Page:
LINCOLN SQUARE — A group of civil rights attorneys are demanding answers from the city as to what, if any, discipline a Chicago cop has faced since his ties to the Proud Boys were discovered nearly two years ago and police launched investigations into separate sexual abuse claims.
The Chicago Lawyers’ Committee for Civil Rights sent a letter Tuesday to Mayor Lori Lightfoot, alderpeople and Supt. David Brown, asking for updates on Officer Robert Bakker. Bakker was identified as an officer who was active on a Proud Boys group chat on Telegram in a story published by Vice in May 2020.
Bakker helped organize Proud Boys meetups in Lincoln Square and Andersonville and bragged about his access to “high police” in screen captures of the chats made public by Chicago Antifascist Action.
The police opened four internal investigations into Bakker in 2020, including one focused on accusations of sex abuse, the Sun-Times reported last year. The department handed Bakker a five-day suspension — which was then deferred due to an Office of the Inspector General investigation, according to the Sun-Times.
It is unclear if Bakker served the suspension or what resulted from the sexual abuse allegations, which date back to before he joined the department.
Spokespeople from the Civilian Office of Police Accountability and Office of the Inspector General told Block Club investigations into Bakker were referred to the police department’s Bureau of Internal Affairs.
The Police Department did not respond to questions about its investigation into Bakker or his suspension. City records show Bakker is still employed full time as a police officer with an annual salary of $80,016.
Attempts to reach Bakker were unsuccessful.
The lawyers group said in its letter that public information about Bakker “more than justifies his termination,” and its members called on the Police Department to do more to root out white supremacy.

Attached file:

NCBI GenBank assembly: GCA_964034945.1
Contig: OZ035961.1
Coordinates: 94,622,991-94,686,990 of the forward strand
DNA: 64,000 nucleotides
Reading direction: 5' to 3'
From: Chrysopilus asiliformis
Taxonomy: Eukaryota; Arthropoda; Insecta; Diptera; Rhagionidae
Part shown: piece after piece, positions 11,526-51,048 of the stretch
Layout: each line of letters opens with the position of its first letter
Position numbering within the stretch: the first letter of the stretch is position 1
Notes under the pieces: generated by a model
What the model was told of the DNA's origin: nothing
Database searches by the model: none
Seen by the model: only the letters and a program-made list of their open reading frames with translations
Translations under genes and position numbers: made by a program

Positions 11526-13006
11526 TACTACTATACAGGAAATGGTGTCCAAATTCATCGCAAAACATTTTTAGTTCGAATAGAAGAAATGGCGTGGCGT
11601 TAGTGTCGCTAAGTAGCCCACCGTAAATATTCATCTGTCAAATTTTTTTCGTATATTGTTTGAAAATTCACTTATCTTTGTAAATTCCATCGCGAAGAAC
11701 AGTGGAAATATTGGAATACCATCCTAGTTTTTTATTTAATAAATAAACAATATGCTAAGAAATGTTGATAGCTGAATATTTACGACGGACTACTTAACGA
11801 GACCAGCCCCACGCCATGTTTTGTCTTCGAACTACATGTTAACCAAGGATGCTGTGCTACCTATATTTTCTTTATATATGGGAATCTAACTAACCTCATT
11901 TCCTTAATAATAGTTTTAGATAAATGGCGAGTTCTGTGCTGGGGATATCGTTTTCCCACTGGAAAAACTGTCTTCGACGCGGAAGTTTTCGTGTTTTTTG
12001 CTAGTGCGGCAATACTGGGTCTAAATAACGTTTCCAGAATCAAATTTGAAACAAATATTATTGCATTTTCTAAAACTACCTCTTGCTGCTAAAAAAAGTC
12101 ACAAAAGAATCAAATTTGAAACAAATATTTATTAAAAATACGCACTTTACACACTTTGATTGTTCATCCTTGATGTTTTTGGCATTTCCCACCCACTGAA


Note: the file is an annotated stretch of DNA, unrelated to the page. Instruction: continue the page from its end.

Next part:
“I just think it’s unacceptable that there’s been no update and that this officer, as far as we know, is continuing to patrol the streets and enforce the laws,” said Arusha Gordon, associate director of the James Byrd Jr. Center to Stop Hate at the Lawyers’ Committee for Civil Rights Under Law. “That’s deeply concerning, and it really breaks the trust that the community could ever hope to place in the police department.”
The Proud Boys is a hate group focused around white nationalism, and it maintains affiliations with neo-Nazis and similar racist groups, according to the Southern Poverty Law Center.
The leaked group chats included messages between the president of the Chicago Proud Boys, three avowed white nationalists and Bakker, according to the lawyers.
The chat logs show Bakker planning meetings among members of the group chat, being invited to an official Proud Boys event and using threatening language to refer to progressive activists.
Bakker wrote in the group chat, which was called “F— Antifa,” he would use his position as a police officer to identify and locate antifascist activists, according to the shared screenshots.
Doing so would be a violation of Bakker’s oath as an officer and likely a violation of civil rights of those targeted, the civil rights lawyers said in their letter.
“Chicago’s failure to take swift action to investigate, discipline and update the community regarding white supremacist activity in its ranks raises serious concern,” said Bonnie Allen, the Chicago Lawyers’ Committee’s CEO.
The Proud Boy meetups happened at locations in Ald. Andre Vasquez’s (40th) ward: a home in Andersonville and at a Lincoln Square bar.
When Vasquez learned about the messages last year, he reached out to Lightfoot’s office to ask about how the city would address Bakker’s actions, the alderman said.
Vasquez said he was told there was an investigation into Bakker, but he never got an update and said he’s been “in the dark” about what discipline, if any, Bakker received.
“If you’ve got somebody in the role of a police officer that has those kinds of biases and that kind of mentality, that is dangerous to people of color and is dangerous to the city in general,” Vasquez said.
Vasquez helped take action against racist graffiti in Lincoln Square as a community organizer before he was elected to office. Since becoming alderman, he’s seen an uptick in hate speech through racist stickers and signs, he said.
This rise in hate speech combined with the lack of clear answers on what discipline Bakker faced highlights the importance of having a civilian oversight board holding the Police Department accountable, Vasquez said.
“Their work is to look at what’s not working well within the Police Department and issue policy that talks to that. It makes absolute sense they could tackle something like what’s going on with Bakker,” Vasquez said.
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